One of the most popular recipes on the site turned into a boozy, chocolate poke cake! Rich chocolate cola cake is filled with a whiskey chocolate ganache and topped with a creamy whiskey buttercream frosting.
There’s something about poke cakes that appeals to the masses. Until I made this one, I was never particularly intrigued by them – but the internet sure is.
To be honest, I kinda always thought they were a bit dated and kitschy.
What the heck is a poke cake?
Poke cake is pretty much what it sounds like – it’s a cake that you poke holes in.
Thankfully, it doesn’t mean you’re eating a cake that’s just missing pieces. You actually fill those holes with delicious fillings, like syrups and ganaches, that soak into the cake and add tons of flavor and a bit of whimsy.
Poke cakes started around 1970 when Jell-O invented the dessert to try to increase their sales. Their original recipe was:
Use white cake mix to bake a sheet cake, then let it cool
Use a fork to poke holes all over the top of the cake
Pour strawberry Jell-O mix over the top to fill the holes you made
Put the cake in the fridge to allow the Jell-O to set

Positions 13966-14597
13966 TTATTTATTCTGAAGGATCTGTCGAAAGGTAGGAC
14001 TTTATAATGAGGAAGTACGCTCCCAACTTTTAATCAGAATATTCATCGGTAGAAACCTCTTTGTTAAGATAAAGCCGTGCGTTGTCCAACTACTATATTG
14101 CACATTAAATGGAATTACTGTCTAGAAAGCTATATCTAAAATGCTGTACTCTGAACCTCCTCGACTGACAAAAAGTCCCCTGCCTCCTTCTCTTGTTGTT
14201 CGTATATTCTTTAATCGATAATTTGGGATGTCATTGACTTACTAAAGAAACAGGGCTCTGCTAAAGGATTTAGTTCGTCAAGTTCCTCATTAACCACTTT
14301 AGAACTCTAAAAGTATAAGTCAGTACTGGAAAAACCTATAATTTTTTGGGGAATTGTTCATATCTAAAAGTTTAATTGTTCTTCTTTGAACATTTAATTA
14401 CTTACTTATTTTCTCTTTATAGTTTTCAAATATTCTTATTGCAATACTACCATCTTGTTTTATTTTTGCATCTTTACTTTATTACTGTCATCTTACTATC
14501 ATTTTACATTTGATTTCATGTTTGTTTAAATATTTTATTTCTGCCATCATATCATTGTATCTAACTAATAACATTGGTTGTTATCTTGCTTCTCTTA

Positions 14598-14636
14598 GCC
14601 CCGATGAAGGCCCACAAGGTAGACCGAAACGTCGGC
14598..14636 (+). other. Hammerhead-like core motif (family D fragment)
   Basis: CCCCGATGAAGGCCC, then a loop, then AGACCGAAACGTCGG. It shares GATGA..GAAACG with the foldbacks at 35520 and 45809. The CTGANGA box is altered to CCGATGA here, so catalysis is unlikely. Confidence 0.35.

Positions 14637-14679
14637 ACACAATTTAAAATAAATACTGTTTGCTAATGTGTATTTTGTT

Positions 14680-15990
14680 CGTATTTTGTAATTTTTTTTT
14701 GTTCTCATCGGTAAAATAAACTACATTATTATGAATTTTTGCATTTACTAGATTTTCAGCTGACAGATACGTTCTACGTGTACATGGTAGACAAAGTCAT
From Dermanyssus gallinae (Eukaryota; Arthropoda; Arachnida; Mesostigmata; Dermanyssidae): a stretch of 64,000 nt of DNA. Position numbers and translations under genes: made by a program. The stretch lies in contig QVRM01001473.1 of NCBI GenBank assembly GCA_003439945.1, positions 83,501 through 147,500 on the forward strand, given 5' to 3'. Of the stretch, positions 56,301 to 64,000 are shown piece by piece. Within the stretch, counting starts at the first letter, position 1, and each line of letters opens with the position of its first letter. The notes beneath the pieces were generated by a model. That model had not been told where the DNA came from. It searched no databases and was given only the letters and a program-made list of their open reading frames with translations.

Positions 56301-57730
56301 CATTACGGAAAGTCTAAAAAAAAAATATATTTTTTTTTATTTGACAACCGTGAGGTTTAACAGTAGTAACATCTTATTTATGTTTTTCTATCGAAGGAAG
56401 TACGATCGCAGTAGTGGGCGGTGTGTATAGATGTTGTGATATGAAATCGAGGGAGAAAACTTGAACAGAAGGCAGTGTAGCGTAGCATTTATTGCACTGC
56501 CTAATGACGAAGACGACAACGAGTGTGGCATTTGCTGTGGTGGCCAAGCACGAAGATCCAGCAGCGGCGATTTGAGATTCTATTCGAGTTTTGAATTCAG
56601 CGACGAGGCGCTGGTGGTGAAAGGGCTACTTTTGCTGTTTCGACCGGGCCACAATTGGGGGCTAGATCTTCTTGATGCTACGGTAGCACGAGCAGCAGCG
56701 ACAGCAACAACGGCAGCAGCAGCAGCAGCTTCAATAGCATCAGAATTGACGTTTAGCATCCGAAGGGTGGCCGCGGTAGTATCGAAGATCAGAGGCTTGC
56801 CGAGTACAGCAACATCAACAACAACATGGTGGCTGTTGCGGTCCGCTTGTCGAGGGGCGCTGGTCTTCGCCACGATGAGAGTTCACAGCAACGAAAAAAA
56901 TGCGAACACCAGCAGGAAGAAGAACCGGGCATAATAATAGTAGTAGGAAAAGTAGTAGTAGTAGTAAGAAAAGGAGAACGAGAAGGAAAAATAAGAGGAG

Once set, you “frosted” the cake with Cool Whip
Quite honestly, that in no way appeals to me. Cake + Jell-O does not sound like a good time – but hey, I could be wrong! Either way, thankfully people have gotten more creative since the 1970s and the types of poke cakes you’ll find on the internet now have any and every flavor you can think of.
Why poke cakes are so popular
Keep in mind, this is all my own opinions and speculation, but here’s what I think poke cakes are such a popular dessert:
It’s a sheet cake, which means there are no fancy pans, leveling, or layering required
You don’t need any fancy equipment to make the holes – the end of a spatula or wooden spoon is perfect
The resulting cake is more moist than a typical sheet cake
It’s an easy way to “upgrade” boxed cake mix
You get to let your aggression out by stabbing a cake (what, just me?)
My upgrade: a boozy whiskey chocolate poke cake
I wanted to start trying my hand at poke cakes, but everything I was coming up with felt too boring. So I decided to start with what I knew was already a wildly popular recipe on my site: my Jack and Coke cupcakes.
That recipe was easily to transform into a chocolate poke cake because it already had the element of a chocolate whiskey ganache filling in the middle. I tweaked it a bit to be more fluid, and it’s perfect for filling the holes you poke in the cake!
How much whiskey are we talking?
In total, there’s about 4 ounces of whiskey:
2 ounces (1/4 cup) whiskey in the chocolate whiskey filling
1 1/2 ounces (3 Tablespoons) whiskey in the frosting